The Huffington Post's Jonathan Cohn is one of the best health care reporters out there, along with Sarah Cliff at VOX. If you're going to trust anybody, trust them.
Cohn wrote a great piece responding to Paul Ryan's concept of "freedom."
People are slowly coming around to the idea that for Republicans, like Ryan, freedom means buying things; big gulps, incandescent light bulbs, guns, and of course, junk health insurance policies. If you look back at their past arguments, it's always been about buying things. The freedom "to buy what you want" is a God given freedom, untouched by silly man made "constitutions."
On Tuesday, Ryan tweeted an argument that he and other conservative leaders have made many times before: “Freedom is the ability to buy what you want to fit what you need. Obamacare is Washington telling you what to buy regardless of your needs.”
There’s some truth in that second sentence. The Affordable Care Act forces insurers to sell to people with pre-existing conditions … must cover “essential” services … cap consumers’ out-of-pocket spending and prohibit insurers from selling plans with annual or lifetime limits on payments … the individual mandate…
But do these requirements really mean less freedom overall, as Ryan argues? For many Americans, these requirements and the law as a whole have led to more freedom … In the old days, people could find themselves owing huge bills for hospitalization, rehab or prescriptions because they only discovered after they got sick that their junk or “mini-med” plans left out whole swaths of services or covered just a few thousand dollars worth of charges ... easy marks for scams.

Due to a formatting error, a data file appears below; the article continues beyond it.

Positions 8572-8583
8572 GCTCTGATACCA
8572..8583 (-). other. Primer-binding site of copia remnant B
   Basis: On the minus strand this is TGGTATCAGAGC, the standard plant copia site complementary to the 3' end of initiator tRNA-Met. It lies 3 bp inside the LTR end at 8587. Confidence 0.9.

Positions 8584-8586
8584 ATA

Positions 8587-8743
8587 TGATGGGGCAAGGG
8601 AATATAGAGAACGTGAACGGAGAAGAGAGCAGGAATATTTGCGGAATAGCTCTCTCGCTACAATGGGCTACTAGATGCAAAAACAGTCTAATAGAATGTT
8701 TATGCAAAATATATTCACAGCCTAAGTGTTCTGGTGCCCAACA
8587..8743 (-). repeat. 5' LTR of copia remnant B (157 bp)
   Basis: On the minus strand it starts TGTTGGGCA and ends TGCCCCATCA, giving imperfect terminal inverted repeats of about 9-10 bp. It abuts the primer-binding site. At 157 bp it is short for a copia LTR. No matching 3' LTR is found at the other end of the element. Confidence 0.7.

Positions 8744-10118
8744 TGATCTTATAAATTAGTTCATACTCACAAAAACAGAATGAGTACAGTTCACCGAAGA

In this respect, the current rules on insurance are no different than any other set of consumer protections … For buyers, such regulations mean the freedom to eat without getting sick or the freedom to drive without getting killed.
The Affordable Care Act more generally, leads to more freedom rather than less … Prior to 2014 many people with pre-existing conditions could not buy useful coverage … millions of people simply didn’t have enough money to pay for it. Any insurance-related freedom these people had was purely imaginary, like the freedom of the poor to buy a yacht or a mansion, or the freedom of those without savings to retire at age 50.
The taxes and rules mean that fewer people end up worrying about crippling medical expenses, while more people get treatment for painful, debilitating or even deadly ailments.
The health care law has also provided another type of freedom: A real option to leave a job with a large employer in order to start a new business or to work part-time or to stay at home to care for a child or sick relative. “It is really incredible that this shift from involuntary part-time to voluntary part-time is not more widely known,” Dean Baker, co-director of the Center for Economic Policy and Research, has written. “It is a very important outcome from the ACA.”
Ryan in particular keeps asking why people in good health should have to pay extra for policies that cover medical services they figure they won’t need anytime soon. This is a perfectly legitimate argument. But a major goal of insurance is to protect against the unknown ― the possibility of developing cancer, having a debilitating car crash or contracting a severe infection … random accidents of birth or circumstance ― whether it’s a congenital condition like cystic fibrosis that will need a lifetime of care, pollution-induced asthma that will cost thousands for inhalers and medications, or two X-chromosomes that will likely lead to some form of reproductive health services.
Conservatives once attacked Medicare, too. In 1961, Ronald Reagan warned that if it became law, then “you and I are going to spend our sunset years telling our children and our children’s children what it once was like in America when men were free.” More than half a century later, Medicare hasn’t created a totalitarian dystopia. Instead, it has allowed generations of seniors to access the medical care they need, while sparing them the hardship and indignity of financial ruin. That’s arguably a huge increase in freedom.